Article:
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Could Philip Rivers be the next Dolphins QB?


FU Spanos and Dundon
Staff member

Thursday, December 08, 2005

The San Diego Chargers have a serious problem on their hands.

It's a heart-wrenching issue, really. One that will certainly cause many fans of the Miami Dolphins to quiver with sympathy and emotion.

The dilemma? They have too many talented quarterbacks.

"They'll have to make a decision about us at the end of the year," San Diego starting quarterback Drew Brees said Wednesday. "I've made it known that I want to be in San Diego for a long, long time. I want a commitment from (the Chargers)."

Such a conundrum. But perhaps the Dolphins could help.

Since San Diego drafted Philip Rivers with the No. 4 pick in the 2004 draft, Brees has been playing to Pro Bowl caliber. As a result, when the off-season arrives, the Chargers must decide what to do with their pair of top-notch quarterbacks.

They could trade Rivers to the highest bidder in need at the position. They could also trade Brees should they decide to keep the younger prospect. Or, of course, they could swallow the money and keep both quarterbacks — a more unlikely scenario.

So could the Dolphins' quarterback of the future be standing on the opposite sideline Sunday when Miami travels to San Diego?

"You never know how things are going to work out," Brees said.

Not that Brees thinks he'll be the one to make such a move.

"I would assume after this year that a decision would be made, that one of us would be gone," Brees said. "I absolutely feel like I'm the future of this organization at the quarterback position."

So if Brees' hopes are fulfilled, that makes Rivers a potentially marketable commodity. Reports out of San Diego are that it could take as much as an early first-round draft pick and a veteran starter to spark a blockbuster deal.

"But this is one of those hard trades to make," warns Gil Brandt, the former longtime personnel director of the Dallas Cowboys.

That's because of money issues. Rivers carries a salary of nearly $14.3 million, and he's signed through 2010. Such a hefty fee could deter teams such as the New York Jets, who often have been associated with the Rivers-Brees watch.

The Jets need a quarterback and will have the commodities to trade with, but they might not have the room with their struggling salary cap. The Dolphins, though, are more financially sound. Although that's not to say Rivers would be the right guy for the system.

"If your looking for a down-the-field thrower, he is not the guy," former NFL quarterback Phil Simms said. "There are plenty of offenses that he could fit into, but it depends on what you're going to do."

And since Dolphins offensive coordinator Scott Linehan has an affinity for deep passes, Simms doesn't see a proper fit.

Simms isn't particularly impressed by Rivers' ability, either — even if the quarterback finished his career at N.C. State ranked second among passers in NCAA history. That's because Rivers is not particularly fast — he ran a 5.08 in the 40-yard dash before the draft — and he lacks a consistent deep ball.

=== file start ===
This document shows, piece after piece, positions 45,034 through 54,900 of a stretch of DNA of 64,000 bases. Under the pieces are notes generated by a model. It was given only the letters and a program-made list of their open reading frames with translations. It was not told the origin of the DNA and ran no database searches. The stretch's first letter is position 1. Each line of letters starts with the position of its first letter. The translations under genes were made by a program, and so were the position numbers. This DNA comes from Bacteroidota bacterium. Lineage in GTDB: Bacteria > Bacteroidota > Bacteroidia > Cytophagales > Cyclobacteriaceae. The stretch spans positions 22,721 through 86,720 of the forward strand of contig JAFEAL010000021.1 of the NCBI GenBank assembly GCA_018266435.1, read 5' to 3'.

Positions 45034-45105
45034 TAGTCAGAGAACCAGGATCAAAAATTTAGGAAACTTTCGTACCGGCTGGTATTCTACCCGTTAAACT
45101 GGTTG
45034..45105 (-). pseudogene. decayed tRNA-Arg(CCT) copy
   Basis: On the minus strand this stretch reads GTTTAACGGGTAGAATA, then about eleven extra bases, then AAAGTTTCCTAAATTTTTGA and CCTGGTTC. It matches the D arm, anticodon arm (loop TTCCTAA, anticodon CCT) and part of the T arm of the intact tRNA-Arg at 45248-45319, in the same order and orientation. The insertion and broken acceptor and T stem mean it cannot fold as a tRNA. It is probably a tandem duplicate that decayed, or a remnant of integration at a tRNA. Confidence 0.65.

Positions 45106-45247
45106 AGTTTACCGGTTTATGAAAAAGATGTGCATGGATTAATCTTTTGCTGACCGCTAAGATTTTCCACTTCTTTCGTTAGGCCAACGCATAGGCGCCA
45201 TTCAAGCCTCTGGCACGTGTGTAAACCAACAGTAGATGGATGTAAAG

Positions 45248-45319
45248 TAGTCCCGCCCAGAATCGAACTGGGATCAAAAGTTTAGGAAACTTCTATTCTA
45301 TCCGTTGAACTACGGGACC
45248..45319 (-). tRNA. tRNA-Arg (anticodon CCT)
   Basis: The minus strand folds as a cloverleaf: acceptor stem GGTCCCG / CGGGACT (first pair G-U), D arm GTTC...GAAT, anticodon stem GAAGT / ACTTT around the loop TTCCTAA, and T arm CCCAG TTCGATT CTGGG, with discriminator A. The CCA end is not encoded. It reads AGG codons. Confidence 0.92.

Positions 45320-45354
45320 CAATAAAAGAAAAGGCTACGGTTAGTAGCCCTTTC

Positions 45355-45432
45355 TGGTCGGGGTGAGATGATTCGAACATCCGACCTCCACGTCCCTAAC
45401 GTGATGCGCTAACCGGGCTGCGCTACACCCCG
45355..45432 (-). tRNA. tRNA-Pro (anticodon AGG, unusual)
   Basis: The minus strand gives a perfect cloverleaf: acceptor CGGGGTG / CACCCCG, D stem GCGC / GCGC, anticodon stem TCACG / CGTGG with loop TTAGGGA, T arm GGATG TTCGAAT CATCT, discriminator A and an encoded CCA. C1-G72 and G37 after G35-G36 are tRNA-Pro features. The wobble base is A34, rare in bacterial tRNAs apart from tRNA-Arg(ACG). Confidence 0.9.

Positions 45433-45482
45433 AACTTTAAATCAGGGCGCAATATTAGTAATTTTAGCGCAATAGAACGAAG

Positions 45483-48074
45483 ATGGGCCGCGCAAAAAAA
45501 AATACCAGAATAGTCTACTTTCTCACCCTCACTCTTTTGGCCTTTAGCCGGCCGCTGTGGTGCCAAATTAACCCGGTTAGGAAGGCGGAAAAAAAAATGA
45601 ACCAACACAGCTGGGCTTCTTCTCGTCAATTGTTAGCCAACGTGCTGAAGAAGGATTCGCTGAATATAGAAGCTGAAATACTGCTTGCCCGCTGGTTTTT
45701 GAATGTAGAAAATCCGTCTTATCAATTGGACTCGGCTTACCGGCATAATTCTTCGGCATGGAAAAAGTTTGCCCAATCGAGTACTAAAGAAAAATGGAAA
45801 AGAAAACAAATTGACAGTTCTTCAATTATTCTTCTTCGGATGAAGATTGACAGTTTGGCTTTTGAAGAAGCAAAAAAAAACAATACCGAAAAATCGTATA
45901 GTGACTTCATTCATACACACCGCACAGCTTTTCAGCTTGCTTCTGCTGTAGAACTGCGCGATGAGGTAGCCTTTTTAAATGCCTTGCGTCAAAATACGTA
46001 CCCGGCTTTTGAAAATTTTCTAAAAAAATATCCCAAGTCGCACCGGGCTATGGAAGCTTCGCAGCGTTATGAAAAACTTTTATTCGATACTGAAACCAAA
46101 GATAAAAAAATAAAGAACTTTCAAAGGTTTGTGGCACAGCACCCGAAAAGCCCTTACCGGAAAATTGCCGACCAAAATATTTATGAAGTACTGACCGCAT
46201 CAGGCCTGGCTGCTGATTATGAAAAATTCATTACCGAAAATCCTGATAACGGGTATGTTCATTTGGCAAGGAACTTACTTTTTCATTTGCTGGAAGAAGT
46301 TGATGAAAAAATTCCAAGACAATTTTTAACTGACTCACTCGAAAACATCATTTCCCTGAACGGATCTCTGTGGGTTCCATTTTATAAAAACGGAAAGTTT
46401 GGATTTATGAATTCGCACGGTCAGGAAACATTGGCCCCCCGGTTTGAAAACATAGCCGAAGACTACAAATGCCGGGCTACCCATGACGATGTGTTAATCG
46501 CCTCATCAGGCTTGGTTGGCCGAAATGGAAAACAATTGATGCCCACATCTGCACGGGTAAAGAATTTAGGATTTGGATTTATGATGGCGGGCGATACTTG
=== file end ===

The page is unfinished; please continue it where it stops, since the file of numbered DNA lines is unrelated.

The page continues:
"He's not the playmaker," said Simms, who suggested the Dolphins would be better off convincing Notre Dame junior quarterback Brady Quinn to enter the draft. "But the market for Philip Rivers will be driven up by hype, by people who say the Chargers' best quarterback is sitting on the bench.

"That's a very easy thing to say when there's no proof of it otherwise."

The verdict is still out on whether Rivers will be traded — or whether the Dolphins would be interested. League rules prohibit coach Nick Saban from discussing any potential of acquiring another team's player. And Chargers coach Marty Schottenheimer said that decision won't be made until the post-season.

Schottenheimer said he thinks it's still possible to keep both quarterbacks, as the team anticipates being nearly $20 million below next year's projected salary cap.

"There's always going to be a No. 1 and a No. 2," Schottenheimer said. "Fortunately, when we get down the road at the conclusion of the season, we'll be in a position (financially) to have both of them here if that's what we choose to do."

Most — including Brees — expect otherwise. For now, Rivers will continue to do his job — even if it means being the top seat-warmer in the league.

"He's doing an excellent job," Schottenheimer said. "He's not the guy taking the snaps every week, but he's working hard and preparing himself for that eventuality."

An eventuality, however, that might or might not occur in San Diego.
What does Phil Sims know? From what I've seen, Rivers can throw the deep ball with velocity. So what if he can't run fast. He is a pocket passer like Peyton Manning and Dan Marino.

Rivers will be a good QB in this league someday.
I"m a big Rivers fan as I actually work at NCSU. He's big, strong, very intelligent reading defenses, and very accurate. From what we're hearing, the Fins may not be interested in him because he's slow and his arm strength is supposedly not strong enough for our offensive system.

I dispute the weak armed comments made about Rivers. I remember him making all the throws at NCSU and I remember him having very good pocket awareness. He was also coached by Norm Chow in his freshman year ... which he started. It's hard to believe Alabama recruited him to play corner.

Here's some video of him in this clip ripping apart the Kansas Jayhawks. It's 24 megs in size.

Phillip Rivers: 2003 Tangerine Bowl



FU Spanos and Dundon
Staff member
That's a great clip Dave.

I've watched Rivers, and the guy has a strong accurate arm. He throws with a lot of velocity. The main knock on him is his sidearm throwing style which reminds everyone of Bernie Kosar. But the guy is one of the best NCAA QB's ever and I'm confident that that he could be a great pocket passer in the NFL.